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STEVE INSKEEP, HOST:

Now, here's the biggest economic scandal in the world right now. It's about an interest rate called LIBOR. That stands for the London Interbank Offered Rate. The big British bank Barclays admitted last week that it manipulated that rate, and the release of secret emails has rocked the banking industry. Robert Smith, of NPR's Planet Money team, explains how it affects the rest of us.

ROBERT SMITH, BYLINE: When I moved to New York City, I could barely afford my apartment. So I got one of those adjustable rate mortgages. And just before I signed the documents, I thought well, wait a minute. When my rate adjusts, how will I know how much I'll be paying?

So I searched through the fine print and it was right there, a word I'd never seen before, LIBOR. I would be paying a few percentage points above whatever LIBOR was.

And it turns out, I wasn't the only one.

GILLIAN TETT: Although most Americans have never heard of it before, the reality is that's it's the bedrock of the financial system.

SMITH: Gillian Tett is an editor with the Financial Times. And she explained to me what I never quite understood before I signed that mortgage; which is, LIBOR is a rate at which banks lend to each other. And more importantly, it's used as this global benchmark for lending. Banks look at it every day, to figure out what they should charge you for - not just adjustable rate mortgages, but car loans, commercial loans, credit cards. You cannot believe everywhere LIBOR sneaks in. A lot of those complicated financial investments by your pension fund, or your city government? LIBOR.

TETT: In fact - I mean, wait for this number - $350 trillion worth; that's $350 trillion worth - if you can imagine all those zeroes - of contracts in global markets have been struck with reference to LIBOR.

SMITH: So literally, hundreds of trillions of dollars around the world - all these deals, all these loans - all based on this rate, on this financial bedrock. Now we find out, this number might have been a lie - that at least one bank, for a while, was tampering with LIBOR for their own profit. We know this because federal regulators have released emails from Barclays Bank, from 2005 to 2009, that talk very casually about manipulation. And the emails are incredible.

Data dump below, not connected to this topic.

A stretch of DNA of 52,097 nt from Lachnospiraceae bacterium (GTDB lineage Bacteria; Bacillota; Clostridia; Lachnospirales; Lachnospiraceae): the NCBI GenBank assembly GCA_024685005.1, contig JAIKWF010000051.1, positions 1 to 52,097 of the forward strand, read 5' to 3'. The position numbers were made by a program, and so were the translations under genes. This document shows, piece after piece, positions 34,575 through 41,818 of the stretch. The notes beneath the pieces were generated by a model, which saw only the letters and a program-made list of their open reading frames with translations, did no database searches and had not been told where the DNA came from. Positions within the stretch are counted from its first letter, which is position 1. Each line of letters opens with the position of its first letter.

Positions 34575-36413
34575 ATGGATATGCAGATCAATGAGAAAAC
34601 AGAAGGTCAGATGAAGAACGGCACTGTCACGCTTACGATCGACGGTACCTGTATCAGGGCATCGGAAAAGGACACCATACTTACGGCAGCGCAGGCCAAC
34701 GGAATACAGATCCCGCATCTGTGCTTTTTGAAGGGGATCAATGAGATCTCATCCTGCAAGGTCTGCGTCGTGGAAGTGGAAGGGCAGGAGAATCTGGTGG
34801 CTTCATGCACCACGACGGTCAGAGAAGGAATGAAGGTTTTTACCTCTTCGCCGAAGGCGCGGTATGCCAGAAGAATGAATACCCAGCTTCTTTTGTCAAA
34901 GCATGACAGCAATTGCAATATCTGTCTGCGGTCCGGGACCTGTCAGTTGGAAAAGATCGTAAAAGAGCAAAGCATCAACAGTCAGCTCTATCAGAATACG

There is a supposed to be a separation between the people at a bank who help set LIBOR, and the traders who bet money in the market. But the emails show that they routinely talked to each other. In this one, a trader says, "who's going to put my low fixings in? hehehe." He actually wrote the evil laugh right in the email.

TETT: It's a bit like somebody who's betting on the sporting match, you know, calling up the umpire and saying, can you make sure the score ends up like this? because it's going to be good for my deal.

SMITH: Traders offer to buy people champagne - Bollinger - or bring them coffee, in exchange for fixing the number; call each other Big Boy. In one of them, a trader thanks another banker for the manipulation and says, I'll put your name in a book, in golden letters. And the banker says, I would prefer not to be in any book - exclamation point. Barclays says it was just a few traders behaving badly. But the scandal is about to break much wider than that.

TETT: I mean, it is not going to stop at Barclays.

SMITH: You see, no bank can manipulate LIBOR alone. It's an average of a bunch of banks. Gary Gensler, the chair of the Commodity Futures Trading Commission, says the emails include contacts with other banks. He hasn't revealed which ones, but they have nicknames.

GARY GENSLER: Bank A, Bank B, Bank C, Bank D - because that's how we federal regulators do this. But it's safe to say it was at least four other banks - sometimes having this rate a little higher, sometimes a little lower, to benefit their profits.

SMITH: This scandal is still unfolding. No one is sure, exactly, how much the rate was changed, how much money was made or lost. But think of it - with trillions of dollars in investments based on a number that now seems dodgy, if you lost money on a deal, you'd be calling your lawyer right now. The City of Baltimore, and a pension fund in Connecticut, already have. They're among the first to sue, claiming the LIBOR manipulation cost them millions. Lots more on the way.

Robert Smith, NPR News.

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